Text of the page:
7th House on the Left

A while back, I posted about organizing our linen closet (see that post here). Since then, one of the most random, yet frequently asked, questions I get is, “How do you get your fitted sheets to look so neat and tidy?” I always try to explain it as simply as possible or reference the “Martha method”, but I still feel like it might be a little too confusing.

How to Fold a Fitted Sheet (the easy way) / 7thhouseontheleft.com

I don’t know anyone who loves folding fitted sheets. If you do, you deserve a gold star sticker. But yesterday, I finally came across a super simple and short video that perfectly went through the same steps I go through to fold the oh-so-dreaded fitted sheets and – oddly enough – it makes folding fitted sheets… dare I say it… fun.

I got a little nerdy and watched the video about 5 times just because I thought the music, videography and styling was so perfect. Well done, West Elm. You just gave me yet another reason to love you more than Kanye loves Kanye.

As you may recall, last week, we hung a new light fixture in our dining area, which left us with a nice round hole in the ceiling where the previous light once hung. Our ceilings are lightly textured – not your typical “popcorn ceiling” but still textured enough to make the patching process a little different. A lot, if not most, homes built in the 70′s – early 90′s have textured ceilings, so we thought this would be a helpful process to share here on the blog. If you don’t have textured ceilings, but still have a hole to patch, the process is the same – just skip the texturing steps near the end. Let’s get started…

For this home repair process, you’ll need to gather the following supplies: a plastic shopping bag, a small piece of sheetrock, a 1/4″ strip of wood (or a thick paint stirrer), about four drywall screws (more if your hole is larger), drill, a piece of paper, pen, jigsaw, spackle (we used this), a putty knife, a small disposable plastic container, a few paper towels and ceiling paint. Note: if you have a hole saw, you won’t be needing the paper, pen or jigsaw.

How to Patch a Hole in a Textured Ceiling // 7thhouseontheleft.com

Since it was going to be a day or two before we could get around to patching the ceiling, we decided to line the hole with a plastic shopping bag. This kept our blown-in insulation from falling through the hole. Even if you’re patching the hole immediately, this is a nice way to keep from having insulation fall in your face during the patching process.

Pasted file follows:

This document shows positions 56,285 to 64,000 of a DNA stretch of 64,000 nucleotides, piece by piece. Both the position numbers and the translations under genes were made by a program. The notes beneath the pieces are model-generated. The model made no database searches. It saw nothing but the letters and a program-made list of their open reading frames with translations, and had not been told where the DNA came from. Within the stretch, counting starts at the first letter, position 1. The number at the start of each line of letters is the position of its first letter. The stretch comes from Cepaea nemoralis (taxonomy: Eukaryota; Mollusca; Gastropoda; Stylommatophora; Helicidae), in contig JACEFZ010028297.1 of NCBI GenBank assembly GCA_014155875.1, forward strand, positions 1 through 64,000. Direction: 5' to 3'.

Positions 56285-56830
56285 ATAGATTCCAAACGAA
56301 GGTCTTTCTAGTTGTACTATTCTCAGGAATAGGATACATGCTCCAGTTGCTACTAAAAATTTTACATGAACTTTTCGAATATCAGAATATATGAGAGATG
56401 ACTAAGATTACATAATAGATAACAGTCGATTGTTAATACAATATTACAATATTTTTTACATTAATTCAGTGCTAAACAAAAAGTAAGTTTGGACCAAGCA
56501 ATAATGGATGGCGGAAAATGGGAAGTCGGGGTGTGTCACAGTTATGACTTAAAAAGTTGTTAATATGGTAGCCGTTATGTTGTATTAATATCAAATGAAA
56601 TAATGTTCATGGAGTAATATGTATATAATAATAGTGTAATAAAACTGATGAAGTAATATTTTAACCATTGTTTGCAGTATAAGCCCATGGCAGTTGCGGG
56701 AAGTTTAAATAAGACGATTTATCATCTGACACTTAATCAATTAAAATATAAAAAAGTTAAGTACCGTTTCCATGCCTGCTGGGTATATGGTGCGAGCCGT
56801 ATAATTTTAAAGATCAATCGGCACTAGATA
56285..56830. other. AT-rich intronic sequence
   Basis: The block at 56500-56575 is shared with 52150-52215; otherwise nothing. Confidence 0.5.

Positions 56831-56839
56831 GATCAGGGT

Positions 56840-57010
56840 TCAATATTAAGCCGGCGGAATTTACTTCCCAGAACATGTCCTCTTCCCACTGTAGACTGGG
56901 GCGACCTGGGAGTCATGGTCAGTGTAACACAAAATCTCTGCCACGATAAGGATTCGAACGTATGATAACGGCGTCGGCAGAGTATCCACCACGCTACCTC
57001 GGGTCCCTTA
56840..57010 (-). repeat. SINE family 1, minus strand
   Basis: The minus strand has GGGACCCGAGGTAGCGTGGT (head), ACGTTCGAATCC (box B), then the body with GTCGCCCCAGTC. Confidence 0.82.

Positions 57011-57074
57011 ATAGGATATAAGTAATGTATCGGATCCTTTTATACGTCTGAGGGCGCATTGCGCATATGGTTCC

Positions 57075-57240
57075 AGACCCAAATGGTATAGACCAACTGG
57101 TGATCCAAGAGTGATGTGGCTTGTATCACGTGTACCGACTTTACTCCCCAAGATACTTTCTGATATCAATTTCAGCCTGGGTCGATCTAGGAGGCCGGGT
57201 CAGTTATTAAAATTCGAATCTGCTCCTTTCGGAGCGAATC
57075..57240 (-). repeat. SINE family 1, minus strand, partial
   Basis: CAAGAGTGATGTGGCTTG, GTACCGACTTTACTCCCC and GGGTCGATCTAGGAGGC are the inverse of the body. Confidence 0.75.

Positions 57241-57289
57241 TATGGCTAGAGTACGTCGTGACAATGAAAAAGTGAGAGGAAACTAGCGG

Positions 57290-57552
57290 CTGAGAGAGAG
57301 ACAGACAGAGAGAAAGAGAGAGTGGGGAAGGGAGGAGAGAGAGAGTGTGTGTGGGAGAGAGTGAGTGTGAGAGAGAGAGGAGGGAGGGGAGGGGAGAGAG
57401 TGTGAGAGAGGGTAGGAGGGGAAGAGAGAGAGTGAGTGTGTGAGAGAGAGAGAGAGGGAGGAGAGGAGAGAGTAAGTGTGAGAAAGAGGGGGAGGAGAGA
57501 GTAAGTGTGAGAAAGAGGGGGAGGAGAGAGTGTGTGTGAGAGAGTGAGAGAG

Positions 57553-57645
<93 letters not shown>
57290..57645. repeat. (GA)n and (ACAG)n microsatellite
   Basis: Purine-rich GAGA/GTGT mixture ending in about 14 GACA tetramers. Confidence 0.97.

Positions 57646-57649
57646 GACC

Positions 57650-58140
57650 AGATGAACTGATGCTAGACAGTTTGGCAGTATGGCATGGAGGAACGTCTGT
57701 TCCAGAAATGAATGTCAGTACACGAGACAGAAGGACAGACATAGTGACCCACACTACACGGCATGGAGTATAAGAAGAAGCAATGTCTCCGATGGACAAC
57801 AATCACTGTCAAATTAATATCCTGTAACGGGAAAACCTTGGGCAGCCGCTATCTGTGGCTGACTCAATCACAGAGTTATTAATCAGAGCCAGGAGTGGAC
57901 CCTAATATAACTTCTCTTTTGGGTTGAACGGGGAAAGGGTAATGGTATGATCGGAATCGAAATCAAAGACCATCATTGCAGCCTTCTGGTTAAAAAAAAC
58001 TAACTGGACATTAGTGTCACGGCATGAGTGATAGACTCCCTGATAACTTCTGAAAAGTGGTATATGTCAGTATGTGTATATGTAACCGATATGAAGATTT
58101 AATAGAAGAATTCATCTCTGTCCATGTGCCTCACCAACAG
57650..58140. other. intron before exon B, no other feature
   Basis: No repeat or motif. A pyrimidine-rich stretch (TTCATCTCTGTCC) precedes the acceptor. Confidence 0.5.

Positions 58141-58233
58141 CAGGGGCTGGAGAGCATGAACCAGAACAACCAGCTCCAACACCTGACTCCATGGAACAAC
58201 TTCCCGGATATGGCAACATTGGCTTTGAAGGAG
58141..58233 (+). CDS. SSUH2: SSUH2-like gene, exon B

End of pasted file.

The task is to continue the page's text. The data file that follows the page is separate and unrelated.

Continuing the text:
How to Patch a Hole in a Textured Ceiling // 7thhouseontheleft.com

As you can see, I left my plastic bag in place. I’ll be sure to also go up in the attic, push the insulation back into place, and grab the bag – probably right after I write this post. The second step of this process was to take a piece of wood and place it across the hole. I used a strip of 1/4-inch-thick wood that I picked up at the hardware store, but you can use anything you’ve got laying around. Come to think of it, a thick wooden paint stirrer might do the trick just as well. At that point, I screwed it down with a couple of drywall screws. Make sure you get the brace flush with the back of the drywall. Otherwise, your patch might not come out level.

How to Patch a Hole in a Textured Ceiling // 7thhouseontheleft.com

After you get the brace in place, grab a piece of paper and trace the edges of the hole. I actually used a piece of label paper we had laying around (the kind that has two large labels per sheet) – I’ll get to why in a second. If you’ve got a hole saw big enough to fit just slightly inside the existing hole, you’re even better off. Just skip this step, attach your hole saw to your drill, and laugh as everyone else is trying to trace. For those of us without hole saws, don’t worry about getting the tracing perfect. You just need a rough idea–the spackling compound will fill in all the gaps.